Siku Ships

Mike Pigott looks at the semi-waterline ship models in 1/1400 scale made by Siku of Germany.

In 2013, the long-established German company Siku introduced a range of cruise liners to its popular diecast line. These model ships were somewhat unorthodox, being of a semi-waterline design and made to the unusual scale of 1/1400, but were interesting replicas of modern liners not previously modelled.

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TITANIC by Claytown Collection

Mike Pigott looks at this unique waterline model of the famous doomed ocean liner.

titanic

Everyone would be familiar with the story of RMS Titanic, the huge luxury liner which collided with an iceberg and sank on its maiden voyage from Southampton to New York in June, 1912. The Titanic is, without a doubt, the most famous sunken ship of all time, and is still widely in the public consciousness, having been the subject of innumerable books, films and television programmes. A waterline model of this short-lived ship would seem unlikely, although surprisingly one was made by an obscure American manufacturer in the 1990s.

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Hornby Minic Ships

Mike Pigott looks at Hornby Minic Ships, a high quality but underrated range of 1/1200 diecast waterline vessels from the 1970s.

Cover image

Our story actually starts in 1959, when Tri-ang, then one of the biggest toy companies in the world, introduced a line of 1/1200 model ships and accessories under its ‘Minic’ sub-brand. There was a wide range of model ships available, including ocean liners, merchant ships and military vessels, all to a constant scale. The passenger ships included huge, famous liners such as Queen Mary and France, but also lesser-known medium-sized ships and small vessels like paddle steamers and ferries. Similarly, the naval range included massive battleships and aircraft carriers, as well as smaller boats such as frigates and destroyers. The merchant ships produced were an interesting mix, including an oil tanker, the nuclear ship Savannah, and – although it seems tasteless today – a whaling ship. There were also various ancillary craft such as tugboats and pilot boats produced.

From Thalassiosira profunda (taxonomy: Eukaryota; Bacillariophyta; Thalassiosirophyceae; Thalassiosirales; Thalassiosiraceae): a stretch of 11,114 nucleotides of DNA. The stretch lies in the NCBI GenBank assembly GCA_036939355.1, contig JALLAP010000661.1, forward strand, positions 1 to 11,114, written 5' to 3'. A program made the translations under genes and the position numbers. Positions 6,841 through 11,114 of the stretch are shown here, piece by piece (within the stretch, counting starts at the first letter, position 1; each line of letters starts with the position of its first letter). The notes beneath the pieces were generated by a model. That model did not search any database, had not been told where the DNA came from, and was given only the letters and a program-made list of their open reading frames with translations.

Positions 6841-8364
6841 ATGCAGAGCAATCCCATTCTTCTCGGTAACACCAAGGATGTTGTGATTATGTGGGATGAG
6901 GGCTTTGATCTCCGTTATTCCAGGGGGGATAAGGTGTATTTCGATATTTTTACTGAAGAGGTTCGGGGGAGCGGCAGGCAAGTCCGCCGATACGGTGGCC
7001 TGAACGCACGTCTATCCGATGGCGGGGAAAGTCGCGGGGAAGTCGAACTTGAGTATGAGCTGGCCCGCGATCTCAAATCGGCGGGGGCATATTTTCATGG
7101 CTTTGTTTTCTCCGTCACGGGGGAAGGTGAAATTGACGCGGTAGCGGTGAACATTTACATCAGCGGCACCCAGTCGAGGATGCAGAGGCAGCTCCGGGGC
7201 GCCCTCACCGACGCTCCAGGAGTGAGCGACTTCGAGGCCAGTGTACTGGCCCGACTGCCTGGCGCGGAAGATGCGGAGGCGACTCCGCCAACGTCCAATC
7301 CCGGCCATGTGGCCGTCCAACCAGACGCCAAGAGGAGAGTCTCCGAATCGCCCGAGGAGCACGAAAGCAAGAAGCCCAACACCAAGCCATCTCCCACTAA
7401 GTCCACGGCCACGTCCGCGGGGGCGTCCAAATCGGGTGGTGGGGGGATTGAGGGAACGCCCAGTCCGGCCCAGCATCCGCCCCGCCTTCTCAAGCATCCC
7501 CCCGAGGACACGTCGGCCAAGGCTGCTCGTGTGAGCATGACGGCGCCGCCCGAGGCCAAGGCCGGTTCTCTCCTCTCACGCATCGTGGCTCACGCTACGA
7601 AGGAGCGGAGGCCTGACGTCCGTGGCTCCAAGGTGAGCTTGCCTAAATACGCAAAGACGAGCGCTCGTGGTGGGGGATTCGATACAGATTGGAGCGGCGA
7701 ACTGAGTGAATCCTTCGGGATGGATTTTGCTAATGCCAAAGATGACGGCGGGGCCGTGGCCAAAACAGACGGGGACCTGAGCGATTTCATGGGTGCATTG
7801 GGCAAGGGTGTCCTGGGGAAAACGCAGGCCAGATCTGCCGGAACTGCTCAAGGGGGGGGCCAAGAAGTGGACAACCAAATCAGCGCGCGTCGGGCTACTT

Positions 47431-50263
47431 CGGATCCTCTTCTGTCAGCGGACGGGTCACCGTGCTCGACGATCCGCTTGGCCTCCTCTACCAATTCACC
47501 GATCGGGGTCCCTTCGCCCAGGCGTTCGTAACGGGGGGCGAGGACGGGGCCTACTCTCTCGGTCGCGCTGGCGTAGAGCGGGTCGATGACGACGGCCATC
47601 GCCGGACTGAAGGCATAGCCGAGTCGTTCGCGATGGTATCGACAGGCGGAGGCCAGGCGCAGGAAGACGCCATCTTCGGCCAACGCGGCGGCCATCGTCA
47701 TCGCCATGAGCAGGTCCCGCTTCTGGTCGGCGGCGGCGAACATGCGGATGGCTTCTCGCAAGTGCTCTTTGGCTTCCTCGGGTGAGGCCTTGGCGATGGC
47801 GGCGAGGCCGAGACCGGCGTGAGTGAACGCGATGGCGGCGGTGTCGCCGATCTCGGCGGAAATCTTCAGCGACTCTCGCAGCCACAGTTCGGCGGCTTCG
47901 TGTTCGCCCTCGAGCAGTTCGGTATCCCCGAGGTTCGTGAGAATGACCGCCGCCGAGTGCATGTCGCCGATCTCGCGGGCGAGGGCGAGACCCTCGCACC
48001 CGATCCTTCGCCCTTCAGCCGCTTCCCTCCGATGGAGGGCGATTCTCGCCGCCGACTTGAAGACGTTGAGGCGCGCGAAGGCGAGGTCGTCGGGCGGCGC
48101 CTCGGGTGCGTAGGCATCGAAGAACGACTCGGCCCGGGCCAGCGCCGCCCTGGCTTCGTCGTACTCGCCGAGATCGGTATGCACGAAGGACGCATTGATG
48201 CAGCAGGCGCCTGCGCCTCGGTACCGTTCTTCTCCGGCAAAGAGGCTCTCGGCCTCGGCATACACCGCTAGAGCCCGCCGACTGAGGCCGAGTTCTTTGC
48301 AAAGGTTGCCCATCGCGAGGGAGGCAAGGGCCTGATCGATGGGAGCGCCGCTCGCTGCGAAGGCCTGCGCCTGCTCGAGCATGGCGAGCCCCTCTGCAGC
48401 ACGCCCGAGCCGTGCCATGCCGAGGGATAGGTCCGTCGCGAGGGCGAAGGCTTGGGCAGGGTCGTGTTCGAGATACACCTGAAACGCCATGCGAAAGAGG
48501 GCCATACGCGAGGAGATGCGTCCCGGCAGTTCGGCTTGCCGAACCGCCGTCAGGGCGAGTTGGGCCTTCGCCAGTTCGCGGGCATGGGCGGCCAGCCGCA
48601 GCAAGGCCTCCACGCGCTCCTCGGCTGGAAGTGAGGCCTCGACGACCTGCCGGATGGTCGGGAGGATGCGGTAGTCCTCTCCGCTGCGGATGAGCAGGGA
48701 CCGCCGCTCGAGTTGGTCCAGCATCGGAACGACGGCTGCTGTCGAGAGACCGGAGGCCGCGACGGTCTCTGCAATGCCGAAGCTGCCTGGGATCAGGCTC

As well as ships, there was a huge range of diecast accessories produced to make a model harbour. The most important components were the straight quay sections, which were rectangular, beige-painted pieces that could link together to form long docking piers. The quay pieces had small studs on top to position buildings and other accessories. And there were several buildings that could be added, such as warehouses, customs sheds, a cruise terminal, factories, petroleum storage tanks and cranes. There were also breakwaters to create an outer harbour, complete with angled joints and end sections for lighthouses and beacons.

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